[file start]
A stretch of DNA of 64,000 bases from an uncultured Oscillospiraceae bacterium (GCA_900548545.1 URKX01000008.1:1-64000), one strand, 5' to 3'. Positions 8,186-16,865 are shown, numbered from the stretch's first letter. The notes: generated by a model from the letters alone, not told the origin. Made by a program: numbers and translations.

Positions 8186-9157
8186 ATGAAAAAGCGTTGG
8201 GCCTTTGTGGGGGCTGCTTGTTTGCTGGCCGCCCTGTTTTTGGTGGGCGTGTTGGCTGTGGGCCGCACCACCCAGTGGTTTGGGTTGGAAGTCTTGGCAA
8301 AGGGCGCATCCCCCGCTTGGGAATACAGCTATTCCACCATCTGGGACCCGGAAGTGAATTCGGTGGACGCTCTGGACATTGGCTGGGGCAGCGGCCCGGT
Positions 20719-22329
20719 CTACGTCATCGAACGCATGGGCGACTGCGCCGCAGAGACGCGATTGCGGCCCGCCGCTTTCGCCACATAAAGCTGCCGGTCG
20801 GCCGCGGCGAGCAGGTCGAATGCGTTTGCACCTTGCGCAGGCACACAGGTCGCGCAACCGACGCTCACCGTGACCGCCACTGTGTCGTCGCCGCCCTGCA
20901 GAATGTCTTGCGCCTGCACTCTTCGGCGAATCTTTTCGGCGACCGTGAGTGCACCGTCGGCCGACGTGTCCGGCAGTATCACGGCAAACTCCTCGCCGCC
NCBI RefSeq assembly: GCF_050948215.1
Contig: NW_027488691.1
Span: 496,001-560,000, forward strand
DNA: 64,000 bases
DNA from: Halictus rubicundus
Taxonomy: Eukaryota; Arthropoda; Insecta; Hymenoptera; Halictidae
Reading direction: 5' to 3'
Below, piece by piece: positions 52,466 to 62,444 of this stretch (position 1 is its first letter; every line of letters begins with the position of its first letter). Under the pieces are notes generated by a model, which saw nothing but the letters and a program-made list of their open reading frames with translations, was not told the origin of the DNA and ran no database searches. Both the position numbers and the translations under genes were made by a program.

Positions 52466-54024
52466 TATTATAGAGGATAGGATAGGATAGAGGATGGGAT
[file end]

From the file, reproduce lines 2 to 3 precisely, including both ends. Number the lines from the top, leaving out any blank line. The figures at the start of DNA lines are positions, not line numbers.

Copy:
Positions 8186-9157
8186 ATGAAAAAGCGTTGG